Liquid application method for time-resolved analyses by serial synchrotron crystallography

Abstract

We introduce a liquid application method for time-resolved analyses (LAMA), an in situ mixing approach for serial crystallography. Picoliter-sized droplets are shot onto chip-mounted protein crystals, achieving near-full ligand occupancy within theoretical diffusion times. We demonstrate proof-of-principle binding of GlcNac to lysozyme, and resolve glucose binding and subsequent ring opening in a time-resolved study of xylose isomerase.

Access options

Rent or Buy article

Get time limited or full article access on ReadCube.

from$8.99

All prices are NET prices.

Fig. 1: In situ mixing enables efficient ligand soaking in serial synchrotron crystallography.
Fig. 2: LAMA enables the time-resolved analysis of the catalytic activity of XI.

Data availability

PDB accession codes are: 6RNB, 6RNC, 6QNB, 6QNH, 6RND, 6RNF, 6QNC, 6QNI, 6QNJand 6QND. They are also listed in Supplementary Tables 1,2. The life sciences reporting summary, can be found in the online version of the manuscript.

References

  1. 1.

    Moffat, K. Annu Rev. Biophys. Chem. 18, 309–332 (1989).

    CAS  Article  Google Scholar 

  2. 2.

    Levantino, M., Yorke, B. A., Monteiro, D. C., Cammarata, M. & Pearson, A. R. Curr. Opin. Struct. Biol. 35, 41–48 (2015).

    CAS  Article  Google Scholar 

  3. 3.

    Gati, C. et al. IUCrJ 1, 87–94 (2014).

    CAS  Article  Google Scholar 

  4. 4.

    Yamamoto, M. et al. IUCrJ 4, 529–539 (2017).

    CAS  Article  Google Scholar 

  5. 5.

    Oghbaey, S. et al. Acta Crystallogr. Sect. D. 72, 944–955 (2016).

    CAS  Article  Google Scholar 

  6. 6.

    Owen, R. L. et al. Acta Crystallogr. Sect. D. 73, 373–378 (2017).

    CAS  Article  Google Scholar 

  7. 7.

    Schulz, E. C. et al. Nat. Methods 15, 901–904 (2018).

    CAS  Article  Google Scholar 

  8. 8.

    Coquelle, N. et al. Acta Crystallogr. Sect. D. 71, 1184–1196 (2015).

    CAS  Article  Google Scholar 

  9. 9.

    Bar-Even, A. et al. Biochemistry 50, 4402–4410 (2011).

    CAS  Article  Google Scholar 

  10. 10.

    Chapman, H. N. Annu. Rev. Biochem. 88, 35–58 (2019).

    CAS  Article  Google Scholar 

  11. 11.

    Stagno, J. R. et al. Nature 541, 242–246 (2017).

    CAS  Article  Google Scholar 

  12. 12.

    Beyerlein, K. R. et al. IUCrJ 4, 769–777 (2017).

    CAS  Article  Google Scholar 

  13. 13.

    Schmidt, M. Adv. Condens. Matter Phys. 2013, 167276 (2013).

    Article  Google Scholar 

  14. 14.

    Makinen, M. W. & Fink, A. L. Annu. Rev. Biophys. Bioeng. 6, 301–343 (1977).

    CAS  Article  Google Scholar 

  15. 15.

    Olmos, J. L. et al. BMC Biol. 16, 1–15 (2018).

    Article  Google Scholar 

  16. 16.

    Russi, S. et al. J. Synchrotron Radiat. 24, 73–82 (2017).

    CAS  Article  Google Scholar 

  17. 17.

    Fischer, M., Shoichet, B. K. & Fraser, J. S. ChemBioChem 16, 1560–1564 (2015).

    CAS  Article  Google Scholar 

  18. 18.

    Keedy, D. A. et al. Structure 22, 899–910 (2014).

    CAS  Article  Google Scholar 

  19. 19.

    Hochster, R. M. & Watson, R. W. J. Am. Chem. Soc. 75, 3284–3285 (1953).

    CAS  Article  Google Scholar 

  20. 20.

    Hogue Angeletti, R. A. J. Biol. Chem. 250, 7814–7818 (1975).

    CAS  PubMed  Google Scholar 

  21. 21.

    Chauthaiwale, J. & Rao, M. Appl. Environ. Microbiol. 60, 4495–4499 (1994).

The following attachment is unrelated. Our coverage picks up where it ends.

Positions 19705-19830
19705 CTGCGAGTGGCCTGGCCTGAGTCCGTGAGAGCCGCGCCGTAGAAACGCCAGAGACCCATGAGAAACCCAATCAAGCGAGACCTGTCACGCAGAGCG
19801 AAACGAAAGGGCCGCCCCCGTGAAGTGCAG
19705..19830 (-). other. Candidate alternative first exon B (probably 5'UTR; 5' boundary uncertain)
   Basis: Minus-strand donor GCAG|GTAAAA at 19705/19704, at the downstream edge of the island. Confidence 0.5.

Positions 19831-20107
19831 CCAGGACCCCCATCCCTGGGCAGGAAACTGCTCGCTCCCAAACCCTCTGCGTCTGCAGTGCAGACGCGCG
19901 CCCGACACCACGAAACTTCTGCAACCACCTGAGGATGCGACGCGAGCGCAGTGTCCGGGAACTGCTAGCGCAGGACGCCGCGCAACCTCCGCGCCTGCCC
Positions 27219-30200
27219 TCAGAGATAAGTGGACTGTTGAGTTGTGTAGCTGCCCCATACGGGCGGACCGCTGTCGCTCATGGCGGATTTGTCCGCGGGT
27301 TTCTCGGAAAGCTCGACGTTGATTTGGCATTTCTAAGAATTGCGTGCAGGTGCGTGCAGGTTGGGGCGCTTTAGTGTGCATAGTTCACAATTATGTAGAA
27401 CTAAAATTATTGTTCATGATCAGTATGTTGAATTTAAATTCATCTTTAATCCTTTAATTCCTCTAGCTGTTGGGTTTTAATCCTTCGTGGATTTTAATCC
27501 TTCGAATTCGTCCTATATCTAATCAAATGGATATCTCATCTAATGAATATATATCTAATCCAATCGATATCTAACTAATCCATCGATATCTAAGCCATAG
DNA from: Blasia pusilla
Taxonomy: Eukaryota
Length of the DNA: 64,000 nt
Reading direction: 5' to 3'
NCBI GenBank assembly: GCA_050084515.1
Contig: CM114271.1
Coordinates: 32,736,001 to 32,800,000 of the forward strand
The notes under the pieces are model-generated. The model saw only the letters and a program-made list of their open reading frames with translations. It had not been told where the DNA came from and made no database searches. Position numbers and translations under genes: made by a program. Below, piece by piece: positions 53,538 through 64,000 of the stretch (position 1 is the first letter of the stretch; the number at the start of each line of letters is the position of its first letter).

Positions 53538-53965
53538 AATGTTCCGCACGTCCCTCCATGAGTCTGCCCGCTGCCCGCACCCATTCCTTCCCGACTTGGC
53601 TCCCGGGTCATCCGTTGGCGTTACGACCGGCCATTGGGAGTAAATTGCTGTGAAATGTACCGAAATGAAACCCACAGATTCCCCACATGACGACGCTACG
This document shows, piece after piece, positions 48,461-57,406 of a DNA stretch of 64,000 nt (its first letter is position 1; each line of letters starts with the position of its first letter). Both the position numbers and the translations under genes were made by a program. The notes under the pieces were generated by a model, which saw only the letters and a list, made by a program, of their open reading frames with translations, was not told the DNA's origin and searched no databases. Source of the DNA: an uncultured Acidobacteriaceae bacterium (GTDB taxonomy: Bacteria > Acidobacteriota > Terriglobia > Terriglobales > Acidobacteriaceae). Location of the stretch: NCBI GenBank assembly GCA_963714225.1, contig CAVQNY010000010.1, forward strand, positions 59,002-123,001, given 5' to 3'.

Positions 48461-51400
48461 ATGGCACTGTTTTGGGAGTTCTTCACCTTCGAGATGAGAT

CAS  PubMed  PubMed Central  Google Scholar 

  22. 22.

    Cha, J. & Batt, C. A. Mol. Cells 8, 374–382 (1998).

    CAS  PubMed  Google Scholar 

  23. 23.

    Toteva, M. M., Silvaggi, N. R., Allen, K. N. & Richard, J. P. Biochemistry 50, 10170–10181 (2011).

    CAS  Article  Google Scholar 

  24. 24.

    Chanitnun, K. & Pinphanichakarn, P. Braz. J. Microbiol. 43, 1084–1093 (2012).

    CAS  Article  Google Scholar 

  25. 25.

    Dauter, Z., Dauter, M., Hemker, J., Witzel, H. & Wilson, K. S. FEBS Lett. 247, 1–8 (1989).

    CAS  Article  Google Scholar 

  26. 26.

    Bhosale, S. H., Rao, M. B. & Deshpande, V. V. Microbiol. Rev. 60, 280–300 (1996).

    CAS  PubMed  PubMed Central  Google Scholar 

  27. 27.

    Lavie, A., Allen, K. N., Petsko, G. A. & Ringe, D. Biochemistry 33, 5469–5480 (1994).

    CAS  Article  Google Scholar 

  28. 28.

    Kovalevsky, A. Y. et al. Structure 18, 688–699 (2010).

    CAS  Article  Google Scholar 

  29. 29.

    Martin, R. W. & Zilm, K. W. J. Magn. Reson. 165, 162–174 (2003).

    CAS  Article  Google Scholar 

  30. 30.

    Kabsch, W. Acta Crystallogr. Sect. D 70, 2204–2216 (2014).

    CAS  Article  Google Scholar 

  31. 31.

    White, T. A. et al. J. Appl. Crystallogr. 45, 335–341 (2012).

    CAS  Article  Google Scholar 

  32. 32.

    McCoy, A. J. et al. J. Appl. Crystallogr. 40, 658–674 (2007).

    CAS  Article  Google Scholar 

  33. 33.

    Adams, P. D. et al. J. Synchrotron Radiat. 11, 53–55 (2004).

    CAS  Article  Google Scholar 

  34. 34.

    Emsley, P. & Cowtan, K. Acta Crystallogr. Sect. D 60, 2126–2132 (2004).

    Article  Google Scholar 

  35. 35.

    Emsley, P., Lohkamp, B., Scott, W. G. & Cowtan, K. Acta Crystallogr. Sect. D 66, 486–501 (2010).

    CAS  Article  Google Scholar 

  36. 36.

    Liebschner, D. et al. Acta Crystallogr. Sect. D 73, 148–157 (2017).

    CAS  Article  Google Scholar 

  37. 37.

    Lang, P. T., Holton, J. M., Fraser, J. S. & Alber, T. Proc. Natl Acad. Sci. USA 111, 237–242 (2014).

    CAS  Article  Google Scholar 

  38. 38.

    The PyMOL Molecular Graphics System, v.1.8. (Schrödinger LLC, 2015).

Download references

Acknowledgements